Posted March 16, 2008

    An amazing book

    I've read the book 'Prep' about five times. So when I was walking around the store, and saw this book, I instantly bought it. The book is sincere and enlightening. It tells an amazingly honest tale of a girl. Everything about it made me fall in love with the book.

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  • Anonymous

    Posted December 31, 2007

    Improved from Prep

    I am also a lover of the book 'Prep', and I think 'Man of My Dreams' was an improvement from her first book. One might notice in 'Prep' there's a lot of excess information that may not keep you fully into the story however, with this book, there's no side information-- everything is directly to the point. I'd recommend it.

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  • Anonymous

    Posted July 1, 2007

    Not as good as Prep

    I was looking forward to reading this book because I really enjoyed Prep. I was very disappointed in the main character's choices and I thought it was rather depressing to read. Prep was refreshing and fun, this was boring and sad.

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  • Anonymous

    Posted June 3, 2007

    Nothing Special

    I read Prep first and loved it. I expected this to be just as good. The main character was nothing special and I had a hard time liking her and understanding why her story was out of the ordinary. It was really slow and even though I have finished, I am still waiting for something to happen in the plot.

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  • Anonymous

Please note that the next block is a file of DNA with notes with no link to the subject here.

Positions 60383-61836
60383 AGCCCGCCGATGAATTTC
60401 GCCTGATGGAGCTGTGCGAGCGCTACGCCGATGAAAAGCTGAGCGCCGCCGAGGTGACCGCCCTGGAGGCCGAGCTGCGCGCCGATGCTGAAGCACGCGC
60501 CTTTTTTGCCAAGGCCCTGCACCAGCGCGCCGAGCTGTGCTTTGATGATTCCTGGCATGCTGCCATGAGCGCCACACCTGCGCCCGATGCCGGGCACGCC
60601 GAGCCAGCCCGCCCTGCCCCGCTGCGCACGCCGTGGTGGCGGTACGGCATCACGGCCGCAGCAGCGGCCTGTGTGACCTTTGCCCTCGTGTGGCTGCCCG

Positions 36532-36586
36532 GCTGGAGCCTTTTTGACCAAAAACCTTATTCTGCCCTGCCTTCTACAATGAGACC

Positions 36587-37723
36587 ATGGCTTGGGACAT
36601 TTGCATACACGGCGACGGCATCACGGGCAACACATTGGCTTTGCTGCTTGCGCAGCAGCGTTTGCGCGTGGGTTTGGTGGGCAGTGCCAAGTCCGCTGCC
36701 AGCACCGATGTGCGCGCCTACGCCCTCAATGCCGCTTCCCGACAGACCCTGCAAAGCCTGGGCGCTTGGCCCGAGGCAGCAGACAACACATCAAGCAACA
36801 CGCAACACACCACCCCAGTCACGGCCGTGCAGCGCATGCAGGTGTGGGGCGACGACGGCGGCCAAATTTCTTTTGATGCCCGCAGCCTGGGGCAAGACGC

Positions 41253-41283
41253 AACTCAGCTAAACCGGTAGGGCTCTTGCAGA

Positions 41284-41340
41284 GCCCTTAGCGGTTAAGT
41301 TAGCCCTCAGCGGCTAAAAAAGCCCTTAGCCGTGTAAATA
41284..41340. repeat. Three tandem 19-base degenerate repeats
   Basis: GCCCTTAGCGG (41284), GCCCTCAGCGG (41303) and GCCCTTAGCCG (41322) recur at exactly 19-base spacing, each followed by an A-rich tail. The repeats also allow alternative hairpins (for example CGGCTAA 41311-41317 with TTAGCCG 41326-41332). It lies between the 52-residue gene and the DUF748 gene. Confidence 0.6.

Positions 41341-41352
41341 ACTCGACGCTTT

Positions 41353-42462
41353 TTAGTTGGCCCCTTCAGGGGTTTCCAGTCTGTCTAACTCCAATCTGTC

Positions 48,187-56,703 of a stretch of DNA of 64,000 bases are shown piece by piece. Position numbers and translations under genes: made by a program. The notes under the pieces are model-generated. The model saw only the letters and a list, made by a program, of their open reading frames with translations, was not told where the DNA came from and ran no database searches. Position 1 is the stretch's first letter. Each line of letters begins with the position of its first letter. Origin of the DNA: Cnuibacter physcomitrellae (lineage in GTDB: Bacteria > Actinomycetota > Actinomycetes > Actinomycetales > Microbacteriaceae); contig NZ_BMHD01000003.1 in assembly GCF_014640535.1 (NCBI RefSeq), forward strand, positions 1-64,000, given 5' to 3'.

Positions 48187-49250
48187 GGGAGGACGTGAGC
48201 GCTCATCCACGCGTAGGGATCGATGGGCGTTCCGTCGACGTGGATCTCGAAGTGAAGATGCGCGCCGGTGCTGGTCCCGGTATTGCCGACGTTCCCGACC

Posted June 20, 2007

    A wonderful second book

    I enjoyed this book even more than Prep. I could relate to Hannah's twenty-something insecurities and her difficult relationships with her sister, father and cousin. It brought back memories of my own turbulent twenties. It's a well-written book with a realistic,satisfying ending - not a happily-ever-after one.

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  • Anonymous

    Posted January 9, 2007

    great book

    I was a little worried about reading this book based on some of the reviews listed here, and I loved 'Prep' so much I didn't want to be disappointed, but I loved this book too! I can't wait to see what she writes next!

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  • Anonymous

    Posted August 15, 2006

    I LOVED this book.

    I loved Prep, but this book was far better. I recommend it to any girl in her twenties.

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  • Anonymous

    Posted June 28, 2006